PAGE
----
Best Talent Management Software include:
Talent Management Software TrustMap
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Talent Management Software Overview
What are Talent Management Systems?
Talent management is a set of capabilities that are considered strategically important to the organization’s labor or workforce. Talent management systems are designed to manage talent through the entire lifecycle from talent acquisition through development to reward and measurement. Talent management systems help ensure that the best people are being hired, developed, trained, and compensated to maximize value for the organization. HCM suites will often include talent management capabilities as well.
Talent Management System Processes
Talent management systems form a continuum of activities and processes revolving around the most important resource in any organization--its people. The primary talent concerns of most organizations include:
Talent acquisition, especially improving the quality and strategic planning of hires
Speeding up the time to competency
Improving performance and development
Making sure that everyone is working on projects with the highest potential for impact
Ensuring that talent is rewarded and compensated
Finding a new generation of leaders
Continuously developing staff to meet the fast-changing needs of the modern corporation
A talent management system is designed specifically to help organizations solve common people-related HR pain points and meet these highly strategic goals. These systems can be broadly applicable to a range of industries and talent pools. Some talent management systems focus on specialized talent pools with unique needs, such as healthcare talent management software.
Talent Management Software Features & Capabilities
Most talent management systems cover these core capabilities:
Recruitment/ATS: Recruiting is offered either as a component of talent management suites or as standalone products. Features include job posting, candidate management, and applicant tracking.
Onboarding: Onboarding is the process of orienting and integrating new hires into the cultural and performance aspects of their job. The goal of onboarding is to speed up new hires' time-to-value and includes features like training tracking, assessments, and new hire portals.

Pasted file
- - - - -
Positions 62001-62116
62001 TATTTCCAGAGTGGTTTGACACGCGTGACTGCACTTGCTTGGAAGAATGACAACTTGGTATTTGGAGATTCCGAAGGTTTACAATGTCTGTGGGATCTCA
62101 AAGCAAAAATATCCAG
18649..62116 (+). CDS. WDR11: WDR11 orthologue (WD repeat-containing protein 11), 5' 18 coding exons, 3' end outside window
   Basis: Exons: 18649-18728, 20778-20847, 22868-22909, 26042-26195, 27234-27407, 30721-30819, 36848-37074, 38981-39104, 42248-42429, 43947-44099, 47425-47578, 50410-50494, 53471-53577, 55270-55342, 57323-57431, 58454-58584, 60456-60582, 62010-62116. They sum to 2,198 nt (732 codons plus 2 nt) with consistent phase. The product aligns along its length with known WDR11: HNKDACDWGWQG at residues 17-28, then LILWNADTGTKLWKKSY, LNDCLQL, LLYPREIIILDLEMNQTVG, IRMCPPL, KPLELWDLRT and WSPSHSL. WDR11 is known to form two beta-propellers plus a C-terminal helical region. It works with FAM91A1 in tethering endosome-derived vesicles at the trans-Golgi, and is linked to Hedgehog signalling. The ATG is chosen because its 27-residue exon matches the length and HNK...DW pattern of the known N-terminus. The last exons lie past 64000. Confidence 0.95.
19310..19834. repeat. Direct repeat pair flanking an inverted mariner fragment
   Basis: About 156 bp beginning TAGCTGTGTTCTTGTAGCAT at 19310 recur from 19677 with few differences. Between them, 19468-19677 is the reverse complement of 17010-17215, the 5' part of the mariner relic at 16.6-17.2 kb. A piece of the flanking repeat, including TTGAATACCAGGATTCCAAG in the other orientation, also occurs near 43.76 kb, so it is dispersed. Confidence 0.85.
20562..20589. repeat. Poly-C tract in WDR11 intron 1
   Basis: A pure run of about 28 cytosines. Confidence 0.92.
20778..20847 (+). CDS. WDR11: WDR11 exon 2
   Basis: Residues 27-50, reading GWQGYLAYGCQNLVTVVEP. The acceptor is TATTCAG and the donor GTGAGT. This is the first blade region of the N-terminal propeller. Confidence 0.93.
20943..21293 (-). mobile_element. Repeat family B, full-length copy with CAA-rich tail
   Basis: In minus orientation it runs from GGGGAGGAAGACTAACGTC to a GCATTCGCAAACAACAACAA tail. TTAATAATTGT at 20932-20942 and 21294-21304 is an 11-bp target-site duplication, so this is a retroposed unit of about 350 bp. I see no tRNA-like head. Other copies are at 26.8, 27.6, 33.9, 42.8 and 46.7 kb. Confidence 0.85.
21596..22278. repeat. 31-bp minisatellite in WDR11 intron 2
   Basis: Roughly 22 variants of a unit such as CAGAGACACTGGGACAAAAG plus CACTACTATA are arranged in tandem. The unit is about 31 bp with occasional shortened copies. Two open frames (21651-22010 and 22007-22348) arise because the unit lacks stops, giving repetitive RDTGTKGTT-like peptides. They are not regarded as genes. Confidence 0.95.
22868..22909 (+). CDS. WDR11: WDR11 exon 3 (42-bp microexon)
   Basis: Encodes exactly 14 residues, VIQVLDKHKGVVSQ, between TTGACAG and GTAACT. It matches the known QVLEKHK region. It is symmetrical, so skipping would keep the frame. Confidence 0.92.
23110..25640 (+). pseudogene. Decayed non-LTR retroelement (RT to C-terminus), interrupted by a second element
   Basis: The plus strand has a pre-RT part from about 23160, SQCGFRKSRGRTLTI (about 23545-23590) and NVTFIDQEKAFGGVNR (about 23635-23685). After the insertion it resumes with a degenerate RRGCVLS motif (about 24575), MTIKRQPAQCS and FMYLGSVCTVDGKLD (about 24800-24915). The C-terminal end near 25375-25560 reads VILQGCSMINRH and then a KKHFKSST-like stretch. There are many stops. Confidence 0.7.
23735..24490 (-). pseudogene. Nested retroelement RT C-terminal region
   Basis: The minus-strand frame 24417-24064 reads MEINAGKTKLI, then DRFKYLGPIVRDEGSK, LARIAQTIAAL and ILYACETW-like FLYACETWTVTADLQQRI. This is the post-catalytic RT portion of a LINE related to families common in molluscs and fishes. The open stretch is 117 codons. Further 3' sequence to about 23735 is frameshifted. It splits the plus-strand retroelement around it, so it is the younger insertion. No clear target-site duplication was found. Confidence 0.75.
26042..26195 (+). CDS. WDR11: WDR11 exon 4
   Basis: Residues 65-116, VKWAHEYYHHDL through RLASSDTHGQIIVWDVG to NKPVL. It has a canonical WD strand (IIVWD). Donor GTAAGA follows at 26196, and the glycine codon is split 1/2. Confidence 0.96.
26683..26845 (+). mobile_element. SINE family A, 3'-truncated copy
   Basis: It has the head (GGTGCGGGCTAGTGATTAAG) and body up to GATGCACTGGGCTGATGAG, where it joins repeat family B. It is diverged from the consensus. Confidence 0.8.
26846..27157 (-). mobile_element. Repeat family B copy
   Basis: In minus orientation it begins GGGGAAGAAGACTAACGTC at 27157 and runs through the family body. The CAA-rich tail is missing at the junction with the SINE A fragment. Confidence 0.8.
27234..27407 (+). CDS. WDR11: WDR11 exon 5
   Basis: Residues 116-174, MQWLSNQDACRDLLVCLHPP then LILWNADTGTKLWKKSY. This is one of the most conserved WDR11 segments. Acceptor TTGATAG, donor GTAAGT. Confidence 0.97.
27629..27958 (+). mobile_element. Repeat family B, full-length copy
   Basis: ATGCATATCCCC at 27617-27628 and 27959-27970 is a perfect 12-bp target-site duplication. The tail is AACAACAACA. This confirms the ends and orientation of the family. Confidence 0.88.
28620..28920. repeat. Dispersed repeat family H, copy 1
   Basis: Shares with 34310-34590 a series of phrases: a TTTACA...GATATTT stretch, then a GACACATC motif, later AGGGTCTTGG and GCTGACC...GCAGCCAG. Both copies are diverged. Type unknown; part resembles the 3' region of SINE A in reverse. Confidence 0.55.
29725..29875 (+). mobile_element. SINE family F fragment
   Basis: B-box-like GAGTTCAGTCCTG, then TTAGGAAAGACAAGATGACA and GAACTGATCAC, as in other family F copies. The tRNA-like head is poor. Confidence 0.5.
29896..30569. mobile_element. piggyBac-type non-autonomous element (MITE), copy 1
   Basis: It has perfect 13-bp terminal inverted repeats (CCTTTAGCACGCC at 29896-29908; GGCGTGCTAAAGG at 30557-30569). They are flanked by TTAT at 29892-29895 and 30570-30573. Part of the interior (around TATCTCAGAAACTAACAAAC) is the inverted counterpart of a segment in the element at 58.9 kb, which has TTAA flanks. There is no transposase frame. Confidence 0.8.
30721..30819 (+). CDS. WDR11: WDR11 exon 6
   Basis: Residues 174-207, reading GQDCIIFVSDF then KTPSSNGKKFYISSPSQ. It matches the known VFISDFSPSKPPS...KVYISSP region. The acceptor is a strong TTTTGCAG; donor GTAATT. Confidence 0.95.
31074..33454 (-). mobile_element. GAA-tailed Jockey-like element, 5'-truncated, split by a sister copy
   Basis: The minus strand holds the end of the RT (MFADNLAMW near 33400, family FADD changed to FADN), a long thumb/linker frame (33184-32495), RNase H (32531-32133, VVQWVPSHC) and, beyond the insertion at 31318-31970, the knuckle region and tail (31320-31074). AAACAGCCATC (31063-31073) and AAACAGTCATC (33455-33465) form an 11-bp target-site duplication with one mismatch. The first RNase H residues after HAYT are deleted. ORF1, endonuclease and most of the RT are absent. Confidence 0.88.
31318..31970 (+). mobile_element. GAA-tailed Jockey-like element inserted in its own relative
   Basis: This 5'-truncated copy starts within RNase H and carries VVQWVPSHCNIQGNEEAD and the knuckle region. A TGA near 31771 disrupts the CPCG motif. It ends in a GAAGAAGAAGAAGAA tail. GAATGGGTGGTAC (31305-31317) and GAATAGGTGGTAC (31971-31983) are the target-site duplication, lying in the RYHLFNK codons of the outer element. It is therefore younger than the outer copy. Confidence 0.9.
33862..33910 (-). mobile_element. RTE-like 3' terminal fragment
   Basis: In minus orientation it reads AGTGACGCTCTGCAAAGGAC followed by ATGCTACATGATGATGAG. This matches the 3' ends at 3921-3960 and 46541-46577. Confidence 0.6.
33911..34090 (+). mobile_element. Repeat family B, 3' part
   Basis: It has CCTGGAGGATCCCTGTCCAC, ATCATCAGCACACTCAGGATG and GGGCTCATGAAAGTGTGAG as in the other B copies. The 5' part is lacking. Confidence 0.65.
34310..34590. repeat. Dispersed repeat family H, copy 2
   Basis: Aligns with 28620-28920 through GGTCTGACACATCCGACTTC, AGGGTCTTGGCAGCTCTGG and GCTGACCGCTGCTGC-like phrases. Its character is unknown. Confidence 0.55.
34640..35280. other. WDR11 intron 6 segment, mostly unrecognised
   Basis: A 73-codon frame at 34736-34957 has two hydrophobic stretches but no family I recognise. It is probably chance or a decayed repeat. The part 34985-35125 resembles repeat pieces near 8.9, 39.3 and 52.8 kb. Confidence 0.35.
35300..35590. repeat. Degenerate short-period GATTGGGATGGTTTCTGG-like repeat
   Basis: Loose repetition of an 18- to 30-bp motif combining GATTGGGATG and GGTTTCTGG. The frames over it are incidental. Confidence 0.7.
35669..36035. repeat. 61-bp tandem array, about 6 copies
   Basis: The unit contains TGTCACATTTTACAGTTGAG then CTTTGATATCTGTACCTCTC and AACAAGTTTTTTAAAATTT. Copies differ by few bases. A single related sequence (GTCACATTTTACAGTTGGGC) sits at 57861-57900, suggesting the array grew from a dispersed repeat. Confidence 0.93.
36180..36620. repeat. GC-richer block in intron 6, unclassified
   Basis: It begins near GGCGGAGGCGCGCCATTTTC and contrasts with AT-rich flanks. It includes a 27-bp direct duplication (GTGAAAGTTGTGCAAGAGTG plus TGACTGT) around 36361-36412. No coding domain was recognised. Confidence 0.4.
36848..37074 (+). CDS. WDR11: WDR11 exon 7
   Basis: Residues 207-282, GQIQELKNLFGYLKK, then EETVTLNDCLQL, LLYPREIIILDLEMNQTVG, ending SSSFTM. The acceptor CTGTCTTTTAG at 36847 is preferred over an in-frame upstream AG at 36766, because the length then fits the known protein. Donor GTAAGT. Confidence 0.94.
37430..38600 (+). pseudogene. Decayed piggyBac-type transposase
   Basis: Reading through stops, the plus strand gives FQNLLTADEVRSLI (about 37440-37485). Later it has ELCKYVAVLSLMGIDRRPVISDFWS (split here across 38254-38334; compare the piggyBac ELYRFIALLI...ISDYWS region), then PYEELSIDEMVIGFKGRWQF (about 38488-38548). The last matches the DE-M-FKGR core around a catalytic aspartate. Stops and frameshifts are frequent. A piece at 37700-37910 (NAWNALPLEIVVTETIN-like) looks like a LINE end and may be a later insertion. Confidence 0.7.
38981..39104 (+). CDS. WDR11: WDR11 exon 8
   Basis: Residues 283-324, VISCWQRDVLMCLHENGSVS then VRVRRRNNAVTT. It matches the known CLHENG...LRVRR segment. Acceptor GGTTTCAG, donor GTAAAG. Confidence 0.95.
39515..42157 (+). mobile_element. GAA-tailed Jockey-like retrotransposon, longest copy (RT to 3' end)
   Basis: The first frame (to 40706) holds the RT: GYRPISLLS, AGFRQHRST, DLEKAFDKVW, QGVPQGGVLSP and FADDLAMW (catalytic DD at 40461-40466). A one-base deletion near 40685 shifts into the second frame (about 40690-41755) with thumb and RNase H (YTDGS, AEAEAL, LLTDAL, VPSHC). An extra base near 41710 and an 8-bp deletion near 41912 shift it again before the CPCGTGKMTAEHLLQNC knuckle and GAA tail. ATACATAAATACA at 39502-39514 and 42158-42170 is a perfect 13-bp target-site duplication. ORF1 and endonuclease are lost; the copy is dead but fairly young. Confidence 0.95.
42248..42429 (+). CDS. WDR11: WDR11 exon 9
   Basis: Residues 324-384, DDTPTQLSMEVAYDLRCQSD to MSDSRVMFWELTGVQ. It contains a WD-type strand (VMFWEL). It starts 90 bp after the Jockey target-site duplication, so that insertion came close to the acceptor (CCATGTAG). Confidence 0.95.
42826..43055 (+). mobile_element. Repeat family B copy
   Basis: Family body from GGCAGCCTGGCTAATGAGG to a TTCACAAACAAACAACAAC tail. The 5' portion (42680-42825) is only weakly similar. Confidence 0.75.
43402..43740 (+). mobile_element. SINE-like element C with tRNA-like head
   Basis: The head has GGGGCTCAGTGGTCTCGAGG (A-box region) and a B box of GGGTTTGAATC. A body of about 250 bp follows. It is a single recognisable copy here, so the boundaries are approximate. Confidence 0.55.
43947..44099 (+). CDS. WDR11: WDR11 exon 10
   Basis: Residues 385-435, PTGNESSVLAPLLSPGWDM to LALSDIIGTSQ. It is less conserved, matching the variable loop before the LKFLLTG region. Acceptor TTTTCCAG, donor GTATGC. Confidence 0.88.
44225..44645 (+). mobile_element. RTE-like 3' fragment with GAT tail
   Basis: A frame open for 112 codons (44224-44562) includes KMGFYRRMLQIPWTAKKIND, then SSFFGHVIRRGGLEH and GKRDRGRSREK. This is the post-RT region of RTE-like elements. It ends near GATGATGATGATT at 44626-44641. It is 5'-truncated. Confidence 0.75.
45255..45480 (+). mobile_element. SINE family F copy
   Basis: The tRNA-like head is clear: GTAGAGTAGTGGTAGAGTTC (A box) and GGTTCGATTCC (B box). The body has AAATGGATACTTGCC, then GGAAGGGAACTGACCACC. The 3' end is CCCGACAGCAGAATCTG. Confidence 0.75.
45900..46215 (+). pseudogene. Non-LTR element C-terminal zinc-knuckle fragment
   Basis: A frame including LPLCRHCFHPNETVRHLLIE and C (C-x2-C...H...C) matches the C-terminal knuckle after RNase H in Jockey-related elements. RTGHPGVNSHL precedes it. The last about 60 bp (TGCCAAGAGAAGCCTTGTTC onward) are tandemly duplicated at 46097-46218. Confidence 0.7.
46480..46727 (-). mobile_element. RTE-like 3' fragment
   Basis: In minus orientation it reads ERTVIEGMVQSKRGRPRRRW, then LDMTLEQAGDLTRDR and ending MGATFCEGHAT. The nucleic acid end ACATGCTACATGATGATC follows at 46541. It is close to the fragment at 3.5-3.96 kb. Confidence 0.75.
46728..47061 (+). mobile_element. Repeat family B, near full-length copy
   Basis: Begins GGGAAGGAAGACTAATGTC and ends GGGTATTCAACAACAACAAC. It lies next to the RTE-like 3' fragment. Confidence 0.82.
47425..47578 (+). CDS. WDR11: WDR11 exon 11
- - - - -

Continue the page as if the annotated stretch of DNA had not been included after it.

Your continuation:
Cascading Goal Alignment: Goal alignment features help coordinate employee's personal performance and career goals with specific, higher-level business goals and objectives. They include hierarchical goal setting, line-of-sight visibility, and performance tracking.
Performance Management: Performance management is the process of tracking employees' accomplishment of predetermined goals. It is measured via performance plans, status tracking, and reporting.
Employee Engagement: Employee engagement entails surveying employees to track engagement with culture, job satisfaction, and competency levels to target future employee development. It is a relatively new facet of talent management.
Learning Management: Learning management focuses on post-onboarding employee skills development and competencies, as well as customer training in some cases. The market for e-content and learning management systems offers general-use products and industry-focused offerings.
Compensation Management: Compensation management entails setting employee pay grades and incentive structures based on performance criteria.
Succession Planning: Succession planning is the identification and preparation of top talent within the company for professional growth and leadership positions. It includes the creation of succession plans themselves, as well as candidate tracking and ranking.
Talent Management Systems Comparison
To compare different talent management systems, consider these aspects of each software offering:
Talent management suite vs HCM suite: Talent management capabilities exist both in standalone suites and as modules of more comprehensive Human Capital Management suites. If you already have an HR management suite and just need an external talent management product, a standalone offering may be more efficient and cost-effective. However, if you’re looking for additional HR software beyond talent management, a more comprehensive suite can pose substantial integration and data centralization benefits.
Integrations: Integration and data flow within your HR environment is an increasingly important aspect of talent management, according to our study of talent management professionals and external research. In response to this need, many vendors are improving their ability to integrate with various 3rd party software. To get the most out of your own data, make sure that every product you’re considering can demonstrably integrate with the other software you’re using.
User base demographics: Most talent management users skew towards larger businesses and enterprises. As businesses grow in size, they often need talent management functions that are more complex, in-depth, and varied than smaller organizations. In addition to exploring the specific features offered, look at the size of each products’ users to get a preliminary gauge of how well the product would be able to scale to fit your needs.
Talent management systems’ pricing varies depending on whether or not it's housed within a larger HR Management or HCM suite. Standalone talent management solution prices can range from $10-20/month/user. Talent management features are frequent components of full HCM suites, which rarely advertise set pricing plans and can vary widely. However, pricing for HCMs and standalone talent management solutions both generally scale by the number of users.
Frequently Asked Questions
There are 6 core areas in talent management. Modern talent management suites should support most or all of these functions:
- Performance management, including goal management
- Compensation management
- Learning management
- Succession planning